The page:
Gardnerville student places second in national radon poster contest
April 10, 2019
Carson Valley Middle School student Ana Marquez, from Minden, placed second in the National Radon Poster Contest, after taking home first place in the Nevada Radon Poster Contest. She competed against student winners from 10 other states and will receive $300 for her poster, "Radon: Test Your Home Now."
University of Nevada Cooperative Extension's Radon Education Program conducts the Nevada Radon Poster Contest each year to educate students and their families on the dangers of radon in the home, and to encourage Nevadans to test their homes for radon, a radioactive, colorless, odorless and tasteless gas that comes from the ground. Radon can accumulate in homes and can cause lung cancer.
In addition to $300, Marquez received $75 for placing first in the statewide contest. Her teacher, Lin Falkner, received $50 for classroom supplies. This is the third time that one of Falkner's students has placed in the National Radon Poster Contest, with former student Jacob Pipho taking first in last year's contest. In addition, all three winners from this year's Nevada Radon Contest were from her class.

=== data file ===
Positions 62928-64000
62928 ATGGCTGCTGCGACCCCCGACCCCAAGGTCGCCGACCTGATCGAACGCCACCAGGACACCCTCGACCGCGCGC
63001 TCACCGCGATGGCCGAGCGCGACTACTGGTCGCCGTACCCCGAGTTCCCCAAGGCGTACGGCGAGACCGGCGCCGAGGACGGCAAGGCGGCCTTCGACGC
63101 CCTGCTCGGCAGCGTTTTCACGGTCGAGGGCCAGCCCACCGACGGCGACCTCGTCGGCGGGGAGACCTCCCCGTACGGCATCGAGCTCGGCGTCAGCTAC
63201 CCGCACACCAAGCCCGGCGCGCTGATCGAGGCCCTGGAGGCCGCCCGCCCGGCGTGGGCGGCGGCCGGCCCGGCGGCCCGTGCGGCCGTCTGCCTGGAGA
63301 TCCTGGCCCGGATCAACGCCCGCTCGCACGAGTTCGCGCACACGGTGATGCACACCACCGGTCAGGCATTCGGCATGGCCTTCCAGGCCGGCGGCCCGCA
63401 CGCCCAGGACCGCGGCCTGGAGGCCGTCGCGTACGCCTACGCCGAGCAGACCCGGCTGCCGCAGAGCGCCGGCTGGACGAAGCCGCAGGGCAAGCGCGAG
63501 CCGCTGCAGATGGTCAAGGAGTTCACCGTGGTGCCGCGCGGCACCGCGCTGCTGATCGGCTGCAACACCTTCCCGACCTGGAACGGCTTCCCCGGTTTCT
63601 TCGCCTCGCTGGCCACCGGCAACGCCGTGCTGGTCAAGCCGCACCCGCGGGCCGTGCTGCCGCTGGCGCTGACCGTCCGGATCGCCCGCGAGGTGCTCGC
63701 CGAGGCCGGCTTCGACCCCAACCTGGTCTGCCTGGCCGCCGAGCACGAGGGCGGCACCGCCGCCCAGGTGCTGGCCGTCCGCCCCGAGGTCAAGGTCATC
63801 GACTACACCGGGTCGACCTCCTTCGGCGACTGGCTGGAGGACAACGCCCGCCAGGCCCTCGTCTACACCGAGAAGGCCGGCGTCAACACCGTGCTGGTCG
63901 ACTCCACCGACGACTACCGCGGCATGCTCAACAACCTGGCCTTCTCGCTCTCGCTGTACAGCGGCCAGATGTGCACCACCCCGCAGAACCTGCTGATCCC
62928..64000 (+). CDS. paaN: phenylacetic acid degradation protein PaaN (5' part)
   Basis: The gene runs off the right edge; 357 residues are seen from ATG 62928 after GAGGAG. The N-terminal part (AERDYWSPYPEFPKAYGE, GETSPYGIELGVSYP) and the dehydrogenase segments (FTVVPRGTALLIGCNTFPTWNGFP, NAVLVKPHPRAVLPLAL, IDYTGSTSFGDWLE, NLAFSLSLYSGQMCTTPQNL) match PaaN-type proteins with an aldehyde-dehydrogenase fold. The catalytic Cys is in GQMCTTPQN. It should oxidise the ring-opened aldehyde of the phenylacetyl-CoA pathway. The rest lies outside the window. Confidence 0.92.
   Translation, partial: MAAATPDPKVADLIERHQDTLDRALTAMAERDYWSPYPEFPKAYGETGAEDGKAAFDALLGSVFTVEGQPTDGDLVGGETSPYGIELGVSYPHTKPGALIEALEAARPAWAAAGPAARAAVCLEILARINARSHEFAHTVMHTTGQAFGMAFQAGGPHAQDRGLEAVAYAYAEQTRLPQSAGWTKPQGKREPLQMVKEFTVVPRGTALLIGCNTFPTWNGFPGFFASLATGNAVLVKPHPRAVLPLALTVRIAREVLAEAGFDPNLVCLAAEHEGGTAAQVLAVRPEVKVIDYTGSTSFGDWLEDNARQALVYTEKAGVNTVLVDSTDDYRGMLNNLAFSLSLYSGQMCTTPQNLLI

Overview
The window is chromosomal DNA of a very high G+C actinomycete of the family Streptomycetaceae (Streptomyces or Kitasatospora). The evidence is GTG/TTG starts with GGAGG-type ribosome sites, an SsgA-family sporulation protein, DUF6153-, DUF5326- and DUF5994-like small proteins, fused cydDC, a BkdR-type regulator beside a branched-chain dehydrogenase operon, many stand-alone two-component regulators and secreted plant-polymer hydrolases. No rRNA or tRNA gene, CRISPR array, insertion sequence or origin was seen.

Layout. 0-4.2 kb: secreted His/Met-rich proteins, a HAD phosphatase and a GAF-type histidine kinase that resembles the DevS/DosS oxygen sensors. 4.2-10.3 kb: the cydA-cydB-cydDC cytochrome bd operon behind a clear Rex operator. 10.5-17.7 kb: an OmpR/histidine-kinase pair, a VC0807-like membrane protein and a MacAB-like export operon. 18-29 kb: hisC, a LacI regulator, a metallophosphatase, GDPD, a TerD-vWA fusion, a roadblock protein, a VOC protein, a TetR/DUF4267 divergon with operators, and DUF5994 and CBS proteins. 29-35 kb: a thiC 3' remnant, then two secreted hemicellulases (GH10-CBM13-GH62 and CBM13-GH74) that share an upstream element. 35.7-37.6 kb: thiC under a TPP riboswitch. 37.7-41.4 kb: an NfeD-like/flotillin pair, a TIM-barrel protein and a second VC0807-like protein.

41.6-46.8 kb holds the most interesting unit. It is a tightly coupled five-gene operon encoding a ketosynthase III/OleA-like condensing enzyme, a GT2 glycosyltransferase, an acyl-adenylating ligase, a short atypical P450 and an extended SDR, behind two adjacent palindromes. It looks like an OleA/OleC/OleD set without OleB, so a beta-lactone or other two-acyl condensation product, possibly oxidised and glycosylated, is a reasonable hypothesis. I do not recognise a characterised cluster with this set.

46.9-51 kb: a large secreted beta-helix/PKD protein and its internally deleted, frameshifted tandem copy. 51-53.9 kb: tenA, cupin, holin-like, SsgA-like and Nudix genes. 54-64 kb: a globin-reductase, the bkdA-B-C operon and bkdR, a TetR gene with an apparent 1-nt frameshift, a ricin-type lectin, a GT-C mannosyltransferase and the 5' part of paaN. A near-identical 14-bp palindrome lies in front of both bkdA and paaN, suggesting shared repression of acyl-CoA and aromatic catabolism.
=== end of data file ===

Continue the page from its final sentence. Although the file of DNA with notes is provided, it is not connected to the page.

Jacob Lewis, also from Carson Valley Middle School, placed second in the statewide contest with his poster, "The Silent Killer." He received $60, and Faulkner received $35 for classroom supplies. Sarah Farnham received $45 for placing third with her poster "Radon – Not Welcome" and Faulkner received $20.
The National Radon Poster Contest is cosponsored by the American Lung Association and the Conference of Radiation Control Program Directors, with support from the U.S. Environmental Protection Agency. The American Lung Association provides $1,500 in prize money for the three winning posters.
This is the 10th year that the Nevada Radon Education Program has held the Nevada Radon Poster Contest, open to children ages 9 to 14, which determines the state winner who is then allowed to compete in the national contest. The Nevada contest is sponsored by the Nevada Radon Education Program, University of Nevada Cooperative Extension, the Nevada Division of Public and Behavioral Health, and the U.S. Environmental Protection Agency.